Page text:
October Cheese of the Month is available to buy in our online store – Buy Now
This month we are celebrating Irish Farmhouse cheese; there is nothing new in that, but this October there is a broader campaign been run by An Bord Bia to promote Farmhouse cheese, it is part of a three year campaign to promote farmhouse cheeses in Germany, the Netherlands and Ireland. You can find out some more details by visiting www.discoverfarmhousecheese.ie. The campaign is aimed I suppose particularly at those who aren’t as aware of Farmhouse cheeses as Sheridans’ customers. However we are always happy to take part and we will have even more tastings and events in our shops all through the month.
The idea has raised a debate which is never far from the surface in Irish cheese circles; what is farmhouse cheese? Many other regions have strict guidelines and the most obvious international definition is cheese made on a farm using the milk from that farm, known in France as ‘Fermier’ cheese. There is no definition in Ireland and the word farmhouse is used with a broader meaning. Irish Farmhouse tends to refer to any cheese made on a relatively small scale outside of the traditional creamery model. So should we push for a stronger definition? The modern world loves definitions, they help us categorise within a bureaucratic infrastructure and in our rush to define we can lose the spirit of the thing. However when we work to protect our farmhouse cheeses from imposters the lack of a good definition can be a real problem. In Sheridans we define Irish farmhouse cheese as being made with milk that comes from a specific region, where a crafts person has been involved in the production and most importantly where the overriding objective is to make a quality cheese regardless of how easy it is to pack in blocks, the length of shelf life, its price point and all the other elements that dominate food production. So many of our Farmhouse cheeses are made from the milk of neighbours or a couple of neighbours, some are made on a tiny scale and some are decent size businesses.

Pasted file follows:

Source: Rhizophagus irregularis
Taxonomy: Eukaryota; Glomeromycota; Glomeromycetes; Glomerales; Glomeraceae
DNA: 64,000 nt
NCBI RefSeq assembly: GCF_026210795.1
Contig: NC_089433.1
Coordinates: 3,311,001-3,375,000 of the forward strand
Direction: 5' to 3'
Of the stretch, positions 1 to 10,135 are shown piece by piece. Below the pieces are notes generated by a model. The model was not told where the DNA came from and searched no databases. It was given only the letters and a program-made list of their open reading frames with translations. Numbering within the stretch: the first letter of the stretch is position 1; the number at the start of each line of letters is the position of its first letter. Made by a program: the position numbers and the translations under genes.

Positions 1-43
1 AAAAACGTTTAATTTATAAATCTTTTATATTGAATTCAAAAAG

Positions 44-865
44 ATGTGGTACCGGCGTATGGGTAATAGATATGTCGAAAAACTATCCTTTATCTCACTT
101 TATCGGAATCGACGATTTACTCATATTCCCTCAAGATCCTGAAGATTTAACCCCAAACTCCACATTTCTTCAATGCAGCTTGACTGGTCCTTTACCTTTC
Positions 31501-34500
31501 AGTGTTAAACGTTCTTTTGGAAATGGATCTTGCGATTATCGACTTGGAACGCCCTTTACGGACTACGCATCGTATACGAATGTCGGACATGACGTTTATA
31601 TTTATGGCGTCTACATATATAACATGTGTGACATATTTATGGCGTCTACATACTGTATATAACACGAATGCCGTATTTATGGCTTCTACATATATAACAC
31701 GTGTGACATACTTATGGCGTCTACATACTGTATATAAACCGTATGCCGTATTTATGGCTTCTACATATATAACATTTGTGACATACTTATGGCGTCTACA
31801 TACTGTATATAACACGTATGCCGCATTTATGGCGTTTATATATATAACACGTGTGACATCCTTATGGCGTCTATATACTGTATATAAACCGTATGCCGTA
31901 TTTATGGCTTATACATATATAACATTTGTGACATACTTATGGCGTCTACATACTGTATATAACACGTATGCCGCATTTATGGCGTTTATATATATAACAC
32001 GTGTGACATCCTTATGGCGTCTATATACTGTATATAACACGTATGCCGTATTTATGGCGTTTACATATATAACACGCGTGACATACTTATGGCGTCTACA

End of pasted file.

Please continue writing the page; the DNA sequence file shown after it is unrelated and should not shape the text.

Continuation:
The four cheeses we have selected this month are all Irish farmhouse and are all made with raw milk and only one is made with the milk from the producers own farm. The decision by a producer to use raw milk means that more than anything else they are aiming to achieve the best taste quality they can; it is not easy to make cheese with raw milk in many ways. The craft itself is more difficult because pasteurising makes the milk more consistent where as raw milk is more likely to change day by day, and most definitely it is made more difficult by the anti-raw milk regulatory establishment within Irish state agencies and industry. So for me Durrus, Bellingham Blue, Triskel and Mount Callan are all most definitely Irish Farmhouse Cheese, enjoy them this month and enjoy farmhouse cheese every month.